Little arbitrage there right little arbitrage and your renter will see increases over the years and If you can increase that rent by three, or hopefully even 4% annually now you know how that works. One of my concepts, I teach the three dimensions of real estate, when interest rates are very low, and housing affordability is pretty reasonable, then you’re not going to be able to raise rents as much. But when you get into the cycle, where the rates are up, and the prices are up, right, when you have both of those factors at the same time, you’re going to find that you have this magic thing. A magic to word thing. Do you know what that magic thing is? It’s almost as magical as this beautiful ocean view from the Ritz Carlton Hotel. Wow, it’s gorgeous. Hey, by the way, maybe it meet the masters. I will share my secret on getting hotel upgrades. Yes, I tend to be very good at that. I wish I could do it with airlines. I occasionally do it with rental cars, but hotels I do it often. And I succeed often, because I am in this gorgeous suite. I’ve got two bathrooms, and two big rooms and two balconies, and a beautiful view. Did I pay for that? I just paid the regular price of regular Ritz Carlton room, which ain’t cheap. But hey, that’s why we work hard and invest in real estate. But the upgrade was free. Yes, free, free free. So maybe I’ll share my magic secret. Meet the masters. So be sure you come anyway. Well, we’ll announce a where you can get your tickets for that soon. And all the details. Okay. So the great thing about the three dimensions of real estate is that you get to do that arbitrage, right, you get to lock in your cost. Of course, you’ll have some maintenance and repair costs, but that’s fairly minor. You get to lock in your cost of borrowing, right, that’s the biggest expense that mortgage, you get to lock that in for three decades. aids population keeps increasing, prices keep going up. And when that turn in the market comes, which ultimately will, where you see higher rates, lower affordability, although affordability You know, it ain’t great right now, it’s not not that bad, but it’s not that good either. You will have the magic two words. And you know what those magic two words are? They are the magic two words that the most successful companies on earth have. And I’m going to use one example because I use some of their products and I liked them pretty well. In fact, I think they’re one of the more honorable tech companies. You don’t hear me complain about them very much. I complain about Google and Facebook, and their disgusting abuses of power, even Amazon. But apple. Yeah, Apple i think is a little bit cleaner, not perfect. Slowing down the iPhone performance when they released the new version. That was pretty sleazy. But they’re not bad. Anyway, what do they have that you want? As a landlord, they have this magic thing, pricing power. For double p pricing power. As a landlord, you innately have pricing power, because you have a scarce commodity real estate, you have a commodity, everybody in the world needs shelter, and you rent it to them. But when you get into a time, where there are certain spots throughout that three decade long, beautiful mortgage you have, where you really, really have pricing power, and you can really, really command higher rents through the law of supply and demand. It is a great thing. So you’re going to have to take that risk in advance. And I know the inventory is constricted, the prices aren’t as low as they used to be. We all got spoiled. The You were way too good. Back in 2009 1011 1213 1415 1617 18 and 19, little more expensive. Maybe in 2020 21. There’ll be even more expensive, who knows? And you’ll be saying, The Reluctant investors lament saying you wish you would have purchased back then just like he says in that poem that he wish he would have purchased everything. But he thought it was so overpriced in 1977. Yes, yes. That’s what happens when you have a scarce commodity that everybody needs real estate. It’s a beautiful thing. And actually,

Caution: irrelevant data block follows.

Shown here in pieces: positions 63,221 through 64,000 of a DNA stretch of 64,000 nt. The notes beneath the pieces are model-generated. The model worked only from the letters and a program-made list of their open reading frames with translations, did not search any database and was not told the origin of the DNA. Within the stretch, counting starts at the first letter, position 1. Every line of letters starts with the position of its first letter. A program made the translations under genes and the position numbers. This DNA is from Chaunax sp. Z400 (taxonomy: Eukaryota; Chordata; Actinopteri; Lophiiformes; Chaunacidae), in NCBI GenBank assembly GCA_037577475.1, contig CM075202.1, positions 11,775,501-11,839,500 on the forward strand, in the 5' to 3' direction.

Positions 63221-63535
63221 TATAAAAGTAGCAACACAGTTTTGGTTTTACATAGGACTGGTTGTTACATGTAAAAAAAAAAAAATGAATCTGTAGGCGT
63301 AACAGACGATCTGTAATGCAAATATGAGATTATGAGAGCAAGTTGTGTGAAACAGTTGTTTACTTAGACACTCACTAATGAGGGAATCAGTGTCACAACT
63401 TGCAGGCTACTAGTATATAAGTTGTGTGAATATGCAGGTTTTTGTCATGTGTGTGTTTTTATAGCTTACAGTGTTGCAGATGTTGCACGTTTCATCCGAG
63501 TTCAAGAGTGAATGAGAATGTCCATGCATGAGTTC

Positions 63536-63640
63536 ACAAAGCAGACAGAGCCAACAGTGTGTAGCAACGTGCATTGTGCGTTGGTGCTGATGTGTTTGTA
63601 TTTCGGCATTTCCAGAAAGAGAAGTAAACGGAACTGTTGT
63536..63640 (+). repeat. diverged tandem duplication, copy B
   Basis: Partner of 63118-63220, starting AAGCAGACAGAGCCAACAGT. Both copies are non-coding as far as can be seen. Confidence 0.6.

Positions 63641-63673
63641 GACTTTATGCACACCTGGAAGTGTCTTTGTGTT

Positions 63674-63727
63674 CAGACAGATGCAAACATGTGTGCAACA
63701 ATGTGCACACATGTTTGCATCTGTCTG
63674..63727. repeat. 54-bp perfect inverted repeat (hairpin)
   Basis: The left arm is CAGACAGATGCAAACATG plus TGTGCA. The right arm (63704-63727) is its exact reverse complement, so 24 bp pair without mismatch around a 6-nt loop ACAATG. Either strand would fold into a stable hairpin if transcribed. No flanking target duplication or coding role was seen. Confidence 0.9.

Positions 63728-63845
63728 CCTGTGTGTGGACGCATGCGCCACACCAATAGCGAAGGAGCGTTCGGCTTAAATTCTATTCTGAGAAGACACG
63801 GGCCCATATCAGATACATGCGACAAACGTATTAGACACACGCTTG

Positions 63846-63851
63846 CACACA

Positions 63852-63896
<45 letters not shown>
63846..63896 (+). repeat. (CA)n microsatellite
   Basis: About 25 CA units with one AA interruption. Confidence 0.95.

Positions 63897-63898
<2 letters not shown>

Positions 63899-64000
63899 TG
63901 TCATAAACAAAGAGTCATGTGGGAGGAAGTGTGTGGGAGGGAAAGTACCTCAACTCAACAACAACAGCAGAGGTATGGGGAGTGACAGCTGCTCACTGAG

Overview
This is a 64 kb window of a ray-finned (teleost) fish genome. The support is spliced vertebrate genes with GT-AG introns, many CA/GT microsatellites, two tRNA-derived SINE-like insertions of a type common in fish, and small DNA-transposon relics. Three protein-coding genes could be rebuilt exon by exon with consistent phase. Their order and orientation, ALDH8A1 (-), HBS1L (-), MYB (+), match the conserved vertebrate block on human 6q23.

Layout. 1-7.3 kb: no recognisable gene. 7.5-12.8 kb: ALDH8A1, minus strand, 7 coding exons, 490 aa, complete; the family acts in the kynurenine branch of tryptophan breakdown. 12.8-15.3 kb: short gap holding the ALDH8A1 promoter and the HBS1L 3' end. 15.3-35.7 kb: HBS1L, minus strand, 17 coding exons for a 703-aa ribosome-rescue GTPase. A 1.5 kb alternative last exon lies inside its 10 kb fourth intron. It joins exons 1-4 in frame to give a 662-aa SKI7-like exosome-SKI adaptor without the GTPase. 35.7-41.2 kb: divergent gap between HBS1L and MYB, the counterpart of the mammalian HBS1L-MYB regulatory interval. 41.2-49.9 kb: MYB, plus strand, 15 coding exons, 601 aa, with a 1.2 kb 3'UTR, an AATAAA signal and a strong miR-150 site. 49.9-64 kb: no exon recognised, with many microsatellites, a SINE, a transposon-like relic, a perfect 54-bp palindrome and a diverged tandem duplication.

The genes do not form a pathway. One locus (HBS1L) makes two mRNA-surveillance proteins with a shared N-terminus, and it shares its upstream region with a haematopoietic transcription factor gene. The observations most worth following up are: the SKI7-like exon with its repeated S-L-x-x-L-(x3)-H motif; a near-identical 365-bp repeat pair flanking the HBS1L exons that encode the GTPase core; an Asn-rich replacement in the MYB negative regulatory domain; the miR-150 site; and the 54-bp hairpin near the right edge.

Jason Hartman 13:38